Keywords

foreign aid --- reform --- policy --- government --- politics --- capability --- development --- poverty --- pdia --- services

Governing Extractive Industries

Authors: --- --- --- --- et al.
ISBN: 9780198820932 9780198820932 Year: Pages: 304 DOI: 10.1093/oso/9780198820932.001.0001 Language: English
Publisher: Oxford University Press
Subject: Geology --- Earth Sciences
Added to DOAB on : 2018-07-25 11:01:02
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Proposals for more effective natural resource governance emphasize the importance of institutions and governance, but say less about the political conditions under which institutional change occurs. This book synthesizes findings regarding the political drivers of institutional change in extractive industry governance. The authors analyse resource governance from the late nineteenth century to the present in Bolivia, Ghana, Peru, and Zambia. They focus on the ways in which resource governance and national political settlements interact. Special attention is paid to the nature of elite politics, the emergence of new political actors, forms of political contention, changing ideas regarding natural resources and development, the geography of natural resource deposits, and the influence of the transnational political economy of global commodity production. National elites and subnational actors are in continuous contention over extractive industry governance. Resource rents are used by elites to manage this contention and incorporate actors into governing coalitions and overall political settlements. Periodically, new resource frontiers are opened, and new political actors emerge with the power to redefine how extractive industries are governed and used as instruments for development. Colonial and post-colonial histories of resource extraction continue to give political valence to ideas of resource nationalism that mobilize actors who challenge existing institutional arrangements. The book is innovative in its focus on the political longue durée, and the use of in-depth, comparative, country-level analysis in Africa and Latin America, to build a theoretical argument that accounts for both similarity and divergence between these regions.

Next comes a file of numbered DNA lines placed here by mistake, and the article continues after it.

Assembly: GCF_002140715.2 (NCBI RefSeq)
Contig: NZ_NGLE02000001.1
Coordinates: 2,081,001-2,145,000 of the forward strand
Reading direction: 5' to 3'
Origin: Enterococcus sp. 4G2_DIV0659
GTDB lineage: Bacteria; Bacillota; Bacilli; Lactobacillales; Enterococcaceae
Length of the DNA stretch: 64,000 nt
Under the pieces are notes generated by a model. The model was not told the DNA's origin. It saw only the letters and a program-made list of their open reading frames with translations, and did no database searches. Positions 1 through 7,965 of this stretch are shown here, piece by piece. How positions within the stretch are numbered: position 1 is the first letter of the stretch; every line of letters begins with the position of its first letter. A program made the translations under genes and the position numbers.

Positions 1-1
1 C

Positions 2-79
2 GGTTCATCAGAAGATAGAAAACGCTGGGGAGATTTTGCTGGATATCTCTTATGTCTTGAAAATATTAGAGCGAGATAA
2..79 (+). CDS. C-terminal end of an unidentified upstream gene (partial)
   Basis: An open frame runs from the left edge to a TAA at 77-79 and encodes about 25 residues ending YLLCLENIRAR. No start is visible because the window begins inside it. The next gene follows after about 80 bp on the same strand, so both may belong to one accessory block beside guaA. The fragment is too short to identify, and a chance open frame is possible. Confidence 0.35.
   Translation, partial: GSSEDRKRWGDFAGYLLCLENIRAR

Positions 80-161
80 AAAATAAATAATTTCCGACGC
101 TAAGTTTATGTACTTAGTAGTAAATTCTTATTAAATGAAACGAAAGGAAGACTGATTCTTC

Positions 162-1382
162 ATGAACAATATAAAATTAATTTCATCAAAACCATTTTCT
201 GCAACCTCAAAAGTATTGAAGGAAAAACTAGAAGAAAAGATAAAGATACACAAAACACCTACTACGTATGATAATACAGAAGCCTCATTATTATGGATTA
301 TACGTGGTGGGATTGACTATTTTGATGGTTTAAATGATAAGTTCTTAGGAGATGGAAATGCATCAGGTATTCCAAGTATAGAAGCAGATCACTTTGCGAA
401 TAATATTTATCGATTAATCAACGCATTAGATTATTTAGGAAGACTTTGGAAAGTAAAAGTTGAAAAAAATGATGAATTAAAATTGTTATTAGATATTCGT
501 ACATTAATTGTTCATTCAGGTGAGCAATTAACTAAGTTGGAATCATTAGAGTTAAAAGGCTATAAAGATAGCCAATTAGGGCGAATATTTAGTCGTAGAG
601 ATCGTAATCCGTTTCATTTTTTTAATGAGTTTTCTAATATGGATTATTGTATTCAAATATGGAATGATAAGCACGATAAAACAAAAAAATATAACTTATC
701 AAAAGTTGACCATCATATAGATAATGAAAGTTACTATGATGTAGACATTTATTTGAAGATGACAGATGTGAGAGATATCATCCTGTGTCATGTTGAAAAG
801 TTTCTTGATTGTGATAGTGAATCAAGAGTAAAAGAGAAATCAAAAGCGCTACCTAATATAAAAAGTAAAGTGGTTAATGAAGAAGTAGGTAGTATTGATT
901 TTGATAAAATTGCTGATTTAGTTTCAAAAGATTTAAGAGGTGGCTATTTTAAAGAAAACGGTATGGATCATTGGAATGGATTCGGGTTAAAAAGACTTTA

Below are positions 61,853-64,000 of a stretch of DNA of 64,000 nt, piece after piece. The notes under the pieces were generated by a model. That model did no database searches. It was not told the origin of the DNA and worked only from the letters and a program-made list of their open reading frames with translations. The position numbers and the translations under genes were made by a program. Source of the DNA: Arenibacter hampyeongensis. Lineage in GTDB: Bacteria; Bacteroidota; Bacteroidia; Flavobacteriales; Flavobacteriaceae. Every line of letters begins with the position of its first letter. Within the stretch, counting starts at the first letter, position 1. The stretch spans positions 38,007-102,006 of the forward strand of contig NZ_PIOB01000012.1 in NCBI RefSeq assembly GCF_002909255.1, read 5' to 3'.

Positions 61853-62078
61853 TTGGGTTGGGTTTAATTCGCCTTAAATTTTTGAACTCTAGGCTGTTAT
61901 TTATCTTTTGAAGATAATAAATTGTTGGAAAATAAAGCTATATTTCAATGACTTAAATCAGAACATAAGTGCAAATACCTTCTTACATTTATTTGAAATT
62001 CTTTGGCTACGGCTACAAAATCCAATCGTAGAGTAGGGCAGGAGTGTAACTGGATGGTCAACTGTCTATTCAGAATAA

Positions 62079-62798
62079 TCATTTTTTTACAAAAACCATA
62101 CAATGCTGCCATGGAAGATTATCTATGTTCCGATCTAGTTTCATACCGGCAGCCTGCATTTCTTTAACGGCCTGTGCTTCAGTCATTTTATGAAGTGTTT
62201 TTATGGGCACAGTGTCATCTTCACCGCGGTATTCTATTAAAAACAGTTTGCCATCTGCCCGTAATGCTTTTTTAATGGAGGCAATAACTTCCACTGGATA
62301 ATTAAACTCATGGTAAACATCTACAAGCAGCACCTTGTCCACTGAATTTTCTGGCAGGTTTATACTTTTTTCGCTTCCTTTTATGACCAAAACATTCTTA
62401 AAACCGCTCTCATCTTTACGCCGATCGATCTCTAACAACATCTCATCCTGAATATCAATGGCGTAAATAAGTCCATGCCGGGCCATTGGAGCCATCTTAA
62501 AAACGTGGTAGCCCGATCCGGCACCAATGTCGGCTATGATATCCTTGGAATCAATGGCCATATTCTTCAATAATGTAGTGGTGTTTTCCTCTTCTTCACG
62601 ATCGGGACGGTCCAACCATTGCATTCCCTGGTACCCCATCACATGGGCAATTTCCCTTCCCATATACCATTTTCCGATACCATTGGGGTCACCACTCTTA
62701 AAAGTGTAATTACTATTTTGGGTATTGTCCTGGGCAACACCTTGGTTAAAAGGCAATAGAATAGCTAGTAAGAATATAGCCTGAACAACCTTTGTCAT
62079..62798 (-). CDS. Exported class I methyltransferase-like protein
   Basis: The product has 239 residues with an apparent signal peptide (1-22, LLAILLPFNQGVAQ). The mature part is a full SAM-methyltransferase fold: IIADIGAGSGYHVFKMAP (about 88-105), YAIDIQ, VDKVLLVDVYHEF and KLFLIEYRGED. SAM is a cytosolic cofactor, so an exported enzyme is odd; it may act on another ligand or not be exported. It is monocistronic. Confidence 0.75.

New Sources of Development Finance

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ISBN: 9780199278558 Year: Pages: 268 DOI: 10.1093/0199278555.001.0001 Language: English
Publisher: Oxford University Press Grant: UNU WIDER
Subject: Economics
Added to DOAB on : 2020-05-29 00:11:23